Manifest pedagogy: North east India is an hotspot for ethinic strife and conflict in India. We have to atleast have a basic understanding of the current conflicts and a decent understanding of the tribes living in these regions.
In news: Centre, Tripura, and Mizoram have signed an agreement with the Bru/Reang community on January 16, 2020 that promises to end their 23-year-old internal displacement crisis.
Placing it in syllabus: Internal security
- Causes of migration in 1997
- The ethnic conflicts of Mizoram and Tripura
- Tribals of Mizoram and Tripura
- Current settlement
The ethnic conflicts of Mizoram and Tripura:
- The Bru or Reang are a community indigenous to Northeast India, living in Tripura, Mizoram, and Assam.
- In Tripura, they are recognised as a Particularly Vulnerable Tribal Group (PVTG).
- About two decades ago, they were targeted by the Young Mizo Association (YMA), Mizo Zirlai Pawl (MZP) and a few ethnic social organisations of Mizoram.
- They had demanded that the Bru be excluded from electoral rolls in the state.
- In October 1997, following ethnic clashes, nearly 37,000 Bru fled Mizoram’s Mamit, Kolasib and Lunglei districts to Tripura where they were sheltered in relief camps.
- Since then, over 5,000 have returned to Mizoram in nine phases of repatriation, while 32,000 people from 5,400 families still live in six relief camps in North Tripura.
- A meagre relief package was provided by the centre.
- They live in makeshift bamboo thatched huts, without permanent power supply and safe drinking water, with no access to proper healthcare services or schools.
Causes of migration in 1997:
- Reang tribes were facing persecution at the hands of the majority Mizos in Mizoram.
- The tension between the over six lakh-strong Mizos and barely 80,000-odd Reangs mainly aroused out of a political demand.
- The Mizos were angered by an attempt by the Reangs (Bru) who united politically and asked for an autonomous council.
- The Joint Action committee (JAC), which comprises the Young Mizo Association and the Mizo Zirlai Pawl (MZP or Mizo Students Federation), warned the Reangs of dire consequences.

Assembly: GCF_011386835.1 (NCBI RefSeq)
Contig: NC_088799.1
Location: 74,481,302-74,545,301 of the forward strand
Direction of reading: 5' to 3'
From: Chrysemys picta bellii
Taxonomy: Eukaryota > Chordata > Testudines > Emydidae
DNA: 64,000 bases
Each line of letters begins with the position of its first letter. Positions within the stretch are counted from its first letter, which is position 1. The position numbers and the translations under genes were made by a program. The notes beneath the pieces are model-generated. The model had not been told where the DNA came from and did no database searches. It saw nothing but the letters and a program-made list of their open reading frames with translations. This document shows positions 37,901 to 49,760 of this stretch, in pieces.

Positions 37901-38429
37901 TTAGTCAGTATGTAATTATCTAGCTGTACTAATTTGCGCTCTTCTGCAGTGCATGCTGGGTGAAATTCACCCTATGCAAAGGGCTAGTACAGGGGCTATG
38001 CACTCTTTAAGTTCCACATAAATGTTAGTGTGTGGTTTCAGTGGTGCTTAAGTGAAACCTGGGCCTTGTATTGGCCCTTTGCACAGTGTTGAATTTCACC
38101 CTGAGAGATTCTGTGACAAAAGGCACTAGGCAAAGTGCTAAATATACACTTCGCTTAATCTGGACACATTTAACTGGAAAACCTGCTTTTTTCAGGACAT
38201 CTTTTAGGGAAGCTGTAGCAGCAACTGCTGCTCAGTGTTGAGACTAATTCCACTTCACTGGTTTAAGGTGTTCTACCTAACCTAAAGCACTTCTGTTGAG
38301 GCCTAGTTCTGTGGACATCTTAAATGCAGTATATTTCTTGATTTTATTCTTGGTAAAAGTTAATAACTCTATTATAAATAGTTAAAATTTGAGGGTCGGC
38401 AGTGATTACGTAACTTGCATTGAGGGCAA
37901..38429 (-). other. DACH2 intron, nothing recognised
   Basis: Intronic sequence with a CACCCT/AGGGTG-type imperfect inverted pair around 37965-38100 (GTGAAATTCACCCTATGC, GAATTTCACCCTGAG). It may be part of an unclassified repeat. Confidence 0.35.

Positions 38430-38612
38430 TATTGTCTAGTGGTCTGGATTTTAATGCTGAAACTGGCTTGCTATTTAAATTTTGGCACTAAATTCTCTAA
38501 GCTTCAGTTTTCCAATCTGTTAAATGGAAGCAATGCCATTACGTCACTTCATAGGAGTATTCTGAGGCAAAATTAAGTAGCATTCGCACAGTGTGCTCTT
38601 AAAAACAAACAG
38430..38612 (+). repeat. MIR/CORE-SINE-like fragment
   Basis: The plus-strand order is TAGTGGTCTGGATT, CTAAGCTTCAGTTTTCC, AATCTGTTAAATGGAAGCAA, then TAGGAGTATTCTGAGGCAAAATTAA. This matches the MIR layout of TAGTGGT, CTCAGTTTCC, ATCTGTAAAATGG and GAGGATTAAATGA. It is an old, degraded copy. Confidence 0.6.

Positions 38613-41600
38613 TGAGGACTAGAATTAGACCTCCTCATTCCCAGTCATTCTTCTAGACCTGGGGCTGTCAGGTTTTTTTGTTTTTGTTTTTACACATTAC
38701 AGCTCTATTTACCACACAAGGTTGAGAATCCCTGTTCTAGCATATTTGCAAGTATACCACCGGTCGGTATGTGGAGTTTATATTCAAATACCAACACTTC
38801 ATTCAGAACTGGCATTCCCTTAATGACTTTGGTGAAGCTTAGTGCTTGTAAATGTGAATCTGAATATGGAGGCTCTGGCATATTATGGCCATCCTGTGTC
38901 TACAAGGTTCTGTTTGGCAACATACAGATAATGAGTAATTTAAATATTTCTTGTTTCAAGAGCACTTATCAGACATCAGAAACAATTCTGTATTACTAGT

- In the midst of the rising tension, a Mizo forester was shot dead allegedly by a fledgling militant group, the Bru National Liberation Front.
- The killing invited retaliation by the Mizos who then burnt down about 70 Reang villages, triggering the exodus of the Reangs out of Mizoram.
- All Bru currently living in temporary relief camps in Tripura will be settled in the state, if they want to stay on.
- The Bru who returned to Mizoram in the eight phases of repatriation since 2009, cannot come back to Tripura.
- A fresh survey and physical verification of Bru families living in relief camps will be carried out.
- In addition to the Rs 600 crore fund announced for the process, the Centre will implement a special development project for the resettled Bru.
- Each resettled family will get 0.03 acre of land for building a home, Rs 1.5 lakh as housing assistance and Rs 4 lakh as a one-time cash benefit for sustenance.
- They will also receive a monthly allowance of Rs 5,000 and free rations for two years from the date of resettlement.
- All cash assistance will be through Direct Benefit Transfer (DBT) and the state government will expedite the opening of bank accounts and the issuance of Aadhaar, permanent residence certificates, ST certificates, and voter identity cards to the beneficiaries.
- Physical verification to identify beneficiaries will be carried out within 15 days of the signing of the deal.
- The land for resettlement will be identified within 60 days, and the land for allotment will be identified within 150 days.
- The beneficiaries will get housing assistance, but the state government will build their homes and hand over possession.
- They will be moved to resettlement locations in four clusters, paving the way for the closure of the temporary camps within 180 days of the signing of the agreement.
- Since Tripura is a small state, the government would explore the possibility of diverting forest lands and if necessary, even reserve forest areas to grant the new entitlements.
Most residents of the camps, however, rejected the “insufficient” terms of the agreement. Around 328 families have returned to Mizoram, rendering the process redundant. The camp residents have opined that the package did not guarantee their safety in Mizoram and feared a repeat of the violence that had forced them to flee.
Tribals of Mizoram and Tripura:
- Any Mizo (Lushai) tribes – Lushai hills
- Chakma – Chakma Autonomous district council (ADC)
- Lai – Lai ADC
- Lakher – Mara ADC
- Kuki, Hmar tribes
- Kokborok-speaking tribe
- Kuki tribes